Thursday, August 19, 2010

Indiana: A Review

Disclaimer:  A copy of this book was provided by the author with the assistance of Bostick Communication for review. The views expressed here are honest and are in no way influenced by the author or the publishers.


Indiana, by N.C. Weyl, is an intimate and often unsettling view into the heart of middle America in the 1930s. In a community where poverty and racism are a sub-theme of existence, readers are introduced to Samantha (Sam), a child who witnesses a terrible crime and must decide between revealing the shooter—the kindly, slow-witted Mr. Purdy who acted out of a need to protect—or letting an innocent man—the brutal and racist father of the woman attacked—go to prison for a crime he did not commit. Thrown into the mix of this drama-based-on-reality is the role of the Ku Klux Klan, the attitudes toward intermarriage and mixed-race children, and one community’s ability to change with the times…or remain inert and provincial. This is a compelling story, told from the viewpoints of multiple characters—primarily innocent children forced to make courageous decisions—and how injustice and intolerance can affect a family…and an entire community.
My Review

Indiana is set in the 1930’s in Harrison County, where we meet Sam and her Family. They have recently moved there after Sam’s father becomes the newest minister in the area. Indiana takes place within the space of two-three years and the family faces a number of  situations that can only be associated with their new surroundings.  The story is told from several points of view including that of Sam, her brothers Tyler and Henry, her father John and her mother Eve. These points of view help to develop the story about this family and their experiences in Harrison County. Sam’s voice is most prominent in the story.

For a self published book, I was pleasantly surprised by it. Don’t give me wrong, I have read a lot of self published work over the past few months and I sometimes wonder if the draft is ever reread by someone (anyone at all really) aside from the author themselves. The story seemed very mature and full of depth and I could see that the author put a lot of work into developing the story. Setting the story in the 1930’s brought out a lot of themes such as racial prejudice and discrimination, black sympathy and World War Two. Religious and moral duty and coming of age were also some themes that emerged. Admittedly some of these themes were featured in the story rather than developed.

I also love stories that are told from multiple points of view. This tactic lends itself to exploring a scenario from several different perspectives, thus giving the reader the chance to take their own stance.  Admittedly Tyler’s point of view was my favourite. He is the youngest member in the family (we meet him at age 8) so he sees things much differently. His observations at times are the source for a lot of the comedy in the book. Sam on the other hand is a teenager and for the most part, she’s trying to understand herself and the world around her.  On top of that, the family is very religious and so the readers get a lot of those values coming through in all the characters. A common side effect of telling a story through multiple points of view is story overlap. However I am glad to say that the author tried really hard to ensure that this did not occur. If it was visible, it was only done in  minim to reacquaint the reader with the situation at hand.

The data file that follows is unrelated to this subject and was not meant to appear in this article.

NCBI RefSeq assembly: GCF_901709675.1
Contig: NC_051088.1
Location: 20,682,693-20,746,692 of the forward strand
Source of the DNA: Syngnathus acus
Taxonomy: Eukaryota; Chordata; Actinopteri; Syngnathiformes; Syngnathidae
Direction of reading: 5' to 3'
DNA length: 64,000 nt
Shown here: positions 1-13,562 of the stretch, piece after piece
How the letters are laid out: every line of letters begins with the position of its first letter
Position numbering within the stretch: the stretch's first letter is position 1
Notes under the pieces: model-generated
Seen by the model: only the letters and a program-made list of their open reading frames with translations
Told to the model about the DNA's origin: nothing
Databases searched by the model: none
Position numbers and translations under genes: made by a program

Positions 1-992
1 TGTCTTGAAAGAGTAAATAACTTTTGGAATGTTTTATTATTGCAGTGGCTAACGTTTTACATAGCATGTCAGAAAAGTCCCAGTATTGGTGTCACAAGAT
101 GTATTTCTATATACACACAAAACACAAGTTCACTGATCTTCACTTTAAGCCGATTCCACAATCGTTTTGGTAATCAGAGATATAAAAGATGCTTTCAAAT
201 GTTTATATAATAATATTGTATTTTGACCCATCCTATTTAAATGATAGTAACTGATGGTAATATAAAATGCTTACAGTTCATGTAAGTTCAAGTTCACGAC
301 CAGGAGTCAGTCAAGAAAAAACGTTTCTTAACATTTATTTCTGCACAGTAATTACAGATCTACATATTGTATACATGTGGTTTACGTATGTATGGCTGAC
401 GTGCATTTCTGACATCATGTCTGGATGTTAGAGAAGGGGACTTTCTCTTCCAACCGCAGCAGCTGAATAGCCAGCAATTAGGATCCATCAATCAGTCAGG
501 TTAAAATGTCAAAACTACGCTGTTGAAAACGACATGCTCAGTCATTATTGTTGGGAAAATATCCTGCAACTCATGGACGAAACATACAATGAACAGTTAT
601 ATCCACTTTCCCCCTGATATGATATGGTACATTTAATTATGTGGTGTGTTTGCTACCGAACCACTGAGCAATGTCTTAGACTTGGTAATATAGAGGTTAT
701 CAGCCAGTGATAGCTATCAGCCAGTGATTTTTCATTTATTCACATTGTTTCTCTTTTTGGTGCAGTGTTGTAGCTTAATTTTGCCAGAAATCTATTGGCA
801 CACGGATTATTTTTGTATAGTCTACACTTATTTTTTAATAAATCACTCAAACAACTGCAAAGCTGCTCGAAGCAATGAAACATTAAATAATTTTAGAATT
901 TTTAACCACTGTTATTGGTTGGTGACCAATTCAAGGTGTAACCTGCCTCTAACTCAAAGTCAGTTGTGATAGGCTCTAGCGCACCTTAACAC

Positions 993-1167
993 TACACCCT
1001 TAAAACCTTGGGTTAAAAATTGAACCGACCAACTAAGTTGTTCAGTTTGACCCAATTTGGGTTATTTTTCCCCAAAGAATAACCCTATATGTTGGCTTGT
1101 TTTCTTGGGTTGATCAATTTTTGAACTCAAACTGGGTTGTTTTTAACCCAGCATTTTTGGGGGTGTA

To say the least, the characters were all well developed and relatable. They felt like the neighbors one would have if they lived in Harrison County. They all seemed to fit very well to the setting of the story.  My only quam with the story is that the characters did not seem altered by the issues that they faced. They all started off with certain qualities and at the end of the book ended with the same qualities. It makes me wonder the true purpose of putting the family through such a difficult time if at the end of it all, they did not learn anything new about themselves. Also most of the dates were incorrect in the story and this made tracking the story very difficult. Aside from the usual typo errors, I enjoyed this story and I think that I would definitely read it again.

1 comment:

bermudaonion said...

This sounds like a book with a lot of potential. The cover is much better than most books that are self published.

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